Two days later on my own initiative, I went to the Srinagar front to see how the tribesmen were doing. They were at the fourth milestone from Srinagar held up by a roadblock with a machine gun. I carried out a thorough reconnaissance and saw that the town was surrounded by water, which blocked the entrance from outside. I rushed to Pindi and soon found that Colonel Masud with three armored cars was willing to go as a volunteer in plain clothes. Then I rang up Karachi and spoke to Raja Ghazanfar (sic) Ali Khan (Minister for Kashmir Affairs) to ask for permission. Permission was refused. Thus no help went to the tribesmen and they remained held up at the milestone.

A week later, finding the ground unsuitable for their tactics, they broke off the engagement and withdrew to Uri, from where also they threatened to withdraw to Abbottabad. An Indian brigade advanced from Srinagar and occupied Baramulla. It was at this stage that I was earnestly requested to go to Uri and restore fighting.

Brig (r) A R Siddiqi: How good had been the performance of the tribal Lashkar? I believed that they broke their ranks and went for loot just when they were within sight of Srinagar.

Mohammed Akbar Khan: The performance of the tribal Lashkar had been excellent and the ground was suitable for their sniping and hit-and-run tactics. It is not correct to say that they broke their ranks and went for loot just when they were within sight of Srinagar. It was part of their agreement with Major Khurshid Anwar of the Muslim League National Guards who was their leader. They had no other remuneration. Major Khurshid Anwar had been an emergency commissioned officer.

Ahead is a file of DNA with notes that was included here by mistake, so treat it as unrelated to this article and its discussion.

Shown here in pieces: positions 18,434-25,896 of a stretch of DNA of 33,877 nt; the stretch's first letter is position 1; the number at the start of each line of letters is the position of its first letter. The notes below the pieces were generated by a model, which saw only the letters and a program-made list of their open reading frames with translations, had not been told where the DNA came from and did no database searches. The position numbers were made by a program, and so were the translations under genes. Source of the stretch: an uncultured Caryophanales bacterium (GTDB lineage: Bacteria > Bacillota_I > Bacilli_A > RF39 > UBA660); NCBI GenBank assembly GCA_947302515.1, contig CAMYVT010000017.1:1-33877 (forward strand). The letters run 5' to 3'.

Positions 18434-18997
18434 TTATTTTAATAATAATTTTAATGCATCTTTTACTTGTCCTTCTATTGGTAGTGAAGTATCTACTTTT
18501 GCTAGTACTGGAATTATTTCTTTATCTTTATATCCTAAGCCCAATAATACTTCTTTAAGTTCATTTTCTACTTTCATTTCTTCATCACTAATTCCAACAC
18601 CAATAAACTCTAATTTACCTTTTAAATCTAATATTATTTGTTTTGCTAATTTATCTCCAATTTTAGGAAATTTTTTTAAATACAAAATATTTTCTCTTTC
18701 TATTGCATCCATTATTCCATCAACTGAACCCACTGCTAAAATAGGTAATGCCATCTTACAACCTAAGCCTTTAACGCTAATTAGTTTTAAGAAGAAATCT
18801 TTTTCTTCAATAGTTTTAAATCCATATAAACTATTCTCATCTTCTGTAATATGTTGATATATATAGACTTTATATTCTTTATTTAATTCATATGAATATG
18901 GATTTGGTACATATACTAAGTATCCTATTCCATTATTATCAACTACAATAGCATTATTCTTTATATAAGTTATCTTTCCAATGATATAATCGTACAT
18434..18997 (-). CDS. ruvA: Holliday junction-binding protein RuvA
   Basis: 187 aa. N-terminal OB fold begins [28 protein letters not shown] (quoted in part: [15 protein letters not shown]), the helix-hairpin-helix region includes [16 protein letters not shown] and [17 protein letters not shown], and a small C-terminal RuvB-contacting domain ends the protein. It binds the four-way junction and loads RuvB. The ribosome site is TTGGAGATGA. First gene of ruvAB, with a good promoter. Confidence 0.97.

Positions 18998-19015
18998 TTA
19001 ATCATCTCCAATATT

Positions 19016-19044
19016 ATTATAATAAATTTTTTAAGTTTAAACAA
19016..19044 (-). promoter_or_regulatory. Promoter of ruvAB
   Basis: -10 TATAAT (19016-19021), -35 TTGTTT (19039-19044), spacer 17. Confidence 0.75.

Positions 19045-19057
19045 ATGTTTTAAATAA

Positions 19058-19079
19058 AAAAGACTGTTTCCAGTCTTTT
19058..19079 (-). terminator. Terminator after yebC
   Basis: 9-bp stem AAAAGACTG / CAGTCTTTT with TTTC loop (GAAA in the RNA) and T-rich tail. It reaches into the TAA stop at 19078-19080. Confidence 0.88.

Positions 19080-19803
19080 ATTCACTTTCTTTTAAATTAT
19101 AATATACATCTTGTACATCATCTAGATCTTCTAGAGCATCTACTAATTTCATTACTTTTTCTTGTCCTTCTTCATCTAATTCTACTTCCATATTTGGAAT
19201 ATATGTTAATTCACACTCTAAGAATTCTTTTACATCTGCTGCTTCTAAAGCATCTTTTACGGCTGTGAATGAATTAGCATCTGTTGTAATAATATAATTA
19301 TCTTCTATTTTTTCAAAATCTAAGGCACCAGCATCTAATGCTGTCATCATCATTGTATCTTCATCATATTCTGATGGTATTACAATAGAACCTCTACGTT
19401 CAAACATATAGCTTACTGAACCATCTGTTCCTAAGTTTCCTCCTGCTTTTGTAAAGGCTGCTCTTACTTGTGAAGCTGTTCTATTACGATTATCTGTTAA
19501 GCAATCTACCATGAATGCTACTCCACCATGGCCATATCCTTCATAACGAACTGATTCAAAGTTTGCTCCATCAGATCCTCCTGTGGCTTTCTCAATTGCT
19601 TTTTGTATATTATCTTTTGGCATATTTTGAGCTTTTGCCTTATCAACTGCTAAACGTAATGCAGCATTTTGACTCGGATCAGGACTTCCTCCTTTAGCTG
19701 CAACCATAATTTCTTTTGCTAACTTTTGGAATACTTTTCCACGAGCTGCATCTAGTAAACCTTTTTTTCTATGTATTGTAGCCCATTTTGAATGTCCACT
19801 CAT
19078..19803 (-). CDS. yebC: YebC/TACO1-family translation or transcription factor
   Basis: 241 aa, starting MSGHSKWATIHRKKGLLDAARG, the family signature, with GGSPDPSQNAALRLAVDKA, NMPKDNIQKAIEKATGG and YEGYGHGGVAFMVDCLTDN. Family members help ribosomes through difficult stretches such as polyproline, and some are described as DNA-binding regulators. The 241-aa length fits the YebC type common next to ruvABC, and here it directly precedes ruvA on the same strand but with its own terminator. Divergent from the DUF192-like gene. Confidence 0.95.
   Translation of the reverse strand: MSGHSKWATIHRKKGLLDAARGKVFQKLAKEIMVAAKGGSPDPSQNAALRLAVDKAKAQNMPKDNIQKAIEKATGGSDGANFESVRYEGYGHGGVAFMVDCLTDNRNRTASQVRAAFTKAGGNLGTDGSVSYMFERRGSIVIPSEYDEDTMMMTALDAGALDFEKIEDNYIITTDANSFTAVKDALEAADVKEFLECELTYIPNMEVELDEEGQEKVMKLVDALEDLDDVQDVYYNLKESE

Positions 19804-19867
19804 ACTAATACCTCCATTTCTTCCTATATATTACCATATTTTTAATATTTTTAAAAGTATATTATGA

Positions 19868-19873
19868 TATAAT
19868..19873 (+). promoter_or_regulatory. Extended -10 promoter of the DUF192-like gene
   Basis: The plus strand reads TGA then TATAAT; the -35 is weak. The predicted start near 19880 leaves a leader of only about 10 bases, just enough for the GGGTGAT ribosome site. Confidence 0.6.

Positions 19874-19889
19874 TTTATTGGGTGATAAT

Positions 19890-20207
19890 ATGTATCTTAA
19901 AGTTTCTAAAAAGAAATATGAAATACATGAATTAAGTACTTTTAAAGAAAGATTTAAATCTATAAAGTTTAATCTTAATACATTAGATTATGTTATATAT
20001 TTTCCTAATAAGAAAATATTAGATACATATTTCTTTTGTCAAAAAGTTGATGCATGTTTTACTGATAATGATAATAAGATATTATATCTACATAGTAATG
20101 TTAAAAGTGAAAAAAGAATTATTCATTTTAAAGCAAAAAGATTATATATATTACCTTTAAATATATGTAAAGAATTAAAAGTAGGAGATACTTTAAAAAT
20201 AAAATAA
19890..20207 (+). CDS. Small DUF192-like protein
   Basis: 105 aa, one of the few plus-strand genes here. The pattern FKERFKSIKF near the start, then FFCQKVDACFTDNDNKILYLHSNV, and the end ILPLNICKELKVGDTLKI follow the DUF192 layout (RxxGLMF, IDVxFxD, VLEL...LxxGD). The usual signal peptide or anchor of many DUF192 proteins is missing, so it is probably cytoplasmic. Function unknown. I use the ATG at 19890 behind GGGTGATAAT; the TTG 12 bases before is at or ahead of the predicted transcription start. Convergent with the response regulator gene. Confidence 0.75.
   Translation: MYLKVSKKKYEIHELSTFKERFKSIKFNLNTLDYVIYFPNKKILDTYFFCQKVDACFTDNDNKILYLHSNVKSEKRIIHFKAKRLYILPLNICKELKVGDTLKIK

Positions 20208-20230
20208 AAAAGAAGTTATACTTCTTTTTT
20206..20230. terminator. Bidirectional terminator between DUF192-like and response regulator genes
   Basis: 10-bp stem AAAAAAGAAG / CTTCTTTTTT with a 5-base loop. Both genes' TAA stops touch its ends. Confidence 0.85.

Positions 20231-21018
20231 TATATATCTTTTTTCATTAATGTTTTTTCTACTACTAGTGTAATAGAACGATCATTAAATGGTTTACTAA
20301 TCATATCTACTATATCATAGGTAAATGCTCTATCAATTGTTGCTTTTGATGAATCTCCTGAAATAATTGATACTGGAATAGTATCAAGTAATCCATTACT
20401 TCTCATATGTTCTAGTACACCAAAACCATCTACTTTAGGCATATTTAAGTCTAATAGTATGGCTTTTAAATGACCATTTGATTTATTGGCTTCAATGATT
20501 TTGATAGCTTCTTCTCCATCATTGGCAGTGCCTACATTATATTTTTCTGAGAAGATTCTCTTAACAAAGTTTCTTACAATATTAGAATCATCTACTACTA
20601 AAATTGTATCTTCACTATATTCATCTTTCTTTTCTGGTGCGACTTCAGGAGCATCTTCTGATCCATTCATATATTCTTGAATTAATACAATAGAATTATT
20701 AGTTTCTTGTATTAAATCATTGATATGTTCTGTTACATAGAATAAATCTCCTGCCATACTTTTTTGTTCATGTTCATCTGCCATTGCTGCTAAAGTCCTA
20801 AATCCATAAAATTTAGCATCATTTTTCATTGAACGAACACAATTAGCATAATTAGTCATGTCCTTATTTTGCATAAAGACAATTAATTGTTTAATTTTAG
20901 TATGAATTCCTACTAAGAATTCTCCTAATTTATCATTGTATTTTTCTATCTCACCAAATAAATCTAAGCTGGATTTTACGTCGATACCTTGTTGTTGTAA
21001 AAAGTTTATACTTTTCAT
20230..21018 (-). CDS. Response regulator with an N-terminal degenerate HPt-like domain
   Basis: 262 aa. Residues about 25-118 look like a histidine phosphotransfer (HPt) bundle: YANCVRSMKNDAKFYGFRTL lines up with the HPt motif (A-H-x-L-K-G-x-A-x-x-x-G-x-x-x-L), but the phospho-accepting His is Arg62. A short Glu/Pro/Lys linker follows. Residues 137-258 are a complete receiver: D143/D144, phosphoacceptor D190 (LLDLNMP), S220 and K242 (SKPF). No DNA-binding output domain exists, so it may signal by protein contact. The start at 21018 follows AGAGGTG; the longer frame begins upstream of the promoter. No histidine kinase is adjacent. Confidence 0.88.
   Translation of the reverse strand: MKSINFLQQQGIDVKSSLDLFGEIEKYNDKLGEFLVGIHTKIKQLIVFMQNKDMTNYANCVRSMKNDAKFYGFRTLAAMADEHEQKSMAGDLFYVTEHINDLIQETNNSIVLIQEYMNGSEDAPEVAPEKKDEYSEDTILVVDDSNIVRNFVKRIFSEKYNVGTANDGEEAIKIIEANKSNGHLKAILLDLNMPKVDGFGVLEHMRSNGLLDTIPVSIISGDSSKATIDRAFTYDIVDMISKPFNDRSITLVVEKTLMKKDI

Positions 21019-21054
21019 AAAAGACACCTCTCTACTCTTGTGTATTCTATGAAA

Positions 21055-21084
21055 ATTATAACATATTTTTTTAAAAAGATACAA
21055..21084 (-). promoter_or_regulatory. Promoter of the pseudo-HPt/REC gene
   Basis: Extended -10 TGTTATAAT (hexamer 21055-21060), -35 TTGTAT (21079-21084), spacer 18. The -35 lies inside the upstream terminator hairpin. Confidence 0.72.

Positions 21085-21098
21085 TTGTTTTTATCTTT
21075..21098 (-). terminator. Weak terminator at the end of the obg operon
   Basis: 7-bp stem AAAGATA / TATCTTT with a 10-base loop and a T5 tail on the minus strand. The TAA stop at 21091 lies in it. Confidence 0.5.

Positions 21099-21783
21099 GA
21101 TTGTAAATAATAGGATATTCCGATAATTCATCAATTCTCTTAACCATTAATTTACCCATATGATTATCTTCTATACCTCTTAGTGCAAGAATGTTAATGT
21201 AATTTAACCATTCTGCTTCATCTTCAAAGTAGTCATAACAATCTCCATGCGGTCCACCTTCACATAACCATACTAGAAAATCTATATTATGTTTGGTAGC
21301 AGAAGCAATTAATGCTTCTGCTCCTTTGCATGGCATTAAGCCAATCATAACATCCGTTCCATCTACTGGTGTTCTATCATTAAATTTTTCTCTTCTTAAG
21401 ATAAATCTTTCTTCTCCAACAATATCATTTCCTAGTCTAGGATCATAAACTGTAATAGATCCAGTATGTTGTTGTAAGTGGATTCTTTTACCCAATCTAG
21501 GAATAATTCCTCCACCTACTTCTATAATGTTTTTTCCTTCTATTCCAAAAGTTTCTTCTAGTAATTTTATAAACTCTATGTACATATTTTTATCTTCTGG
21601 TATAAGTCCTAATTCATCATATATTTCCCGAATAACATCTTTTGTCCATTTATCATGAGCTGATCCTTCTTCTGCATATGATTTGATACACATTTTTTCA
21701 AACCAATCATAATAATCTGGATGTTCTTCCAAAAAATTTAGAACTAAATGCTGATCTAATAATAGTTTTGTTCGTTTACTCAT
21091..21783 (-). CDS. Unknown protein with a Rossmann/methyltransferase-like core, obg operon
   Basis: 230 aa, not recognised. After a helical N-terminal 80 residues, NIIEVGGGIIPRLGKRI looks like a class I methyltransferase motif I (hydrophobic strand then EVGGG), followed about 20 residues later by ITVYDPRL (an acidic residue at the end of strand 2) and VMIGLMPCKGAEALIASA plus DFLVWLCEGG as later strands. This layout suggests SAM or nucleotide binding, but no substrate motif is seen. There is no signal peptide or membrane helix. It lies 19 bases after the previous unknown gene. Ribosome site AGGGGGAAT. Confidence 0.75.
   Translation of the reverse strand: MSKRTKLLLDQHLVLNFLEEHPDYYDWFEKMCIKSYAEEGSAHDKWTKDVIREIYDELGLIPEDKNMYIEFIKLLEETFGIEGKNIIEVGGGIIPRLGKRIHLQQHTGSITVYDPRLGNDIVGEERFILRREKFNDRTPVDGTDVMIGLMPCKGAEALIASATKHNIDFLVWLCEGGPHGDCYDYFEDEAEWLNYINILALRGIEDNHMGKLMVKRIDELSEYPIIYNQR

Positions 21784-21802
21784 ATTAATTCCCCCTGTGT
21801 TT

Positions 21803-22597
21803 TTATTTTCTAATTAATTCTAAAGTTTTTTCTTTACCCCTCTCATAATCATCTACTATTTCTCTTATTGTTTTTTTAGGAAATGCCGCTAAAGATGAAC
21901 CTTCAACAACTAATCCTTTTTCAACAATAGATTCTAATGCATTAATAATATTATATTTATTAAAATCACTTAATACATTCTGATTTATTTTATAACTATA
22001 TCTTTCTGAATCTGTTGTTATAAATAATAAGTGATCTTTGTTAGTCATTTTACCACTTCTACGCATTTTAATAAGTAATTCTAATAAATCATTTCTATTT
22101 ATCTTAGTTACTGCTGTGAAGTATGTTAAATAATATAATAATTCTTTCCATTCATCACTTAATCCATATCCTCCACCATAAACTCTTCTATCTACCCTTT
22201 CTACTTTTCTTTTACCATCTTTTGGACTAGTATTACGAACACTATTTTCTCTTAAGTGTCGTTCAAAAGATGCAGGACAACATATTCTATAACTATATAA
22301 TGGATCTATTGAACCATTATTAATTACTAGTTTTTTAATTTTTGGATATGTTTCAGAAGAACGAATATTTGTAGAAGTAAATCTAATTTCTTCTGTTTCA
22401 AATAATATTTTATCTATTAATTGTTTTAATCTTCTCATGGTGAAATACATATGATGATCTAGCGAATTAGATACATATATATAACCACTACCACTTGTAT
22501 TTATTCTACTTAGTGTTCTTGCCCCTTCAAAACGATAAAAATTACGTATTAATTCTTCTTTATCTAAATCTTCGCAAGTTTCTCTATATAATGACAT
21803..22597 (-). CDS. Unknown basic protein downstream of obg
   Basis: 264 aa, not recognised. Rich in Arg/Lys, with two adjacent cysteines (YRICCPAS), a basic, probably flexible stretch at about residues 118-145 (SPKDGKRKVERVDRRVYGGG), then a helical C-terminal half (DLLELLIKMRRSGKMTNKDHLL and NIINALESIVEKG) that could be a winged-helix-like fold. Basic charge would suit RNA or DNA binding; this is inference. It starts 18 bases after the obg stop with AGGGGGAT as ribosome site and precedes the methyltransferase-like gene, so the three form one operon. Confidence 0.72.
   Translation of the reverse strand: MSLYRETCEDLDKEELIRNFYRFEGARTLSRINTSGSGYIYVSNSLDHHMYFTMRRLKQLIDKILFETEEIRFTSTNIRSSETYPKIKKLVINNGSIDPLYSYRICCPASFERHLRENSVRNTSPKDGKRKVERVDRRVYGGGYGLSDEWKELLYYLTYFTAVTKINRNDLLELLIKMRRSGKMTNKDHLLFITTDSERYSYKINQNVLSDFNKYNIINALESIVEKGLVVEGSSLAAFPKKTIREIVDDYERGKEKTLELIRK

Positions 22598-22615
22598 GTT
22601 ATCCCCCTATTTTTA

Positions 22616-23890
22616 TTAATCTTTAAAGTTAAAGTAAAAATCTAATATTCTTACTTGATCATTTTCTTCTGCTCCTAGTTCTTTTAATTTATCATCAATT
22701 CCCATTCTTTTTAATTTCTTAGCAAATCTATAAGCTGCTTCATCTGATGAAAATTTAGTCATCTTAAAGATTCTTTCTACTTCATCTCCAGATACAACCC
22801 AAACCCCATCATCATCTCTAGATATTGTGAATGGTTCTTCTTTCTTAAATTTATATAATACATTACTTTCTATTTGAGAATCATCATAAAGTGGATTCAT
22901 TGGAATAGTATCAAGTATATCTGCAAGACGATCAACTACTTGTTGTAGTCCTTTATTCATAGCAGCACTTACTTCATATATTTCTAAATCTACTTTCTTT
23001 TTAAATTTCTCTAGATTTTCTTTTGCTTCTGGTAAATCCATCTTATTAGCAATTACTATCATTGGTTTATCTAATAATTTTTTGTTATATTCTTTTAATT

Khurshid Anwar was appointed commander of the Northern Sector. Khurshid Anwar then went to Peshawar and with the apparent help of Khan Qayyum Kahn, raised the Lashkar which assembled at Abbottabad and entered Muzaffarabad on October 24, 1947, reached Baramulla where he delayed the Lashkar for two days for some unknown reason.

Two weeks later, he left the Kashmir front departing from Uri with the Lashkar in the first week of November. It was after this that I arrived on the scene and began again where the tribesmen had left. Khan Abdul Qayyum Khan had apparently helped Major Khurshid Anwar with the raising of the Lashkar on the frontier. Thereafter he continued to take an active interest in Kashmir and helped with the tribal Lashkar through the Kashmir operations.

The above interview is of the Pakistani military commander who was in charge of Operation Gulmarg. The interview can be presented to a future war crimes tribunal as a confessional statement.

It vividly describes that the attack on the state of Jammu Kashmir was premeditated and that it was an unprovoked War of Aggression on a sovereign territory.

That war of aggression continues to this day while the United Nations Security Council fails to keep Pakistan in check.

Dr Amjad Ayub Mina is an author and a human rights activist from Mirpur in Pakistan-occupied Kashmir (PoK). He currently lives in exile in the UK.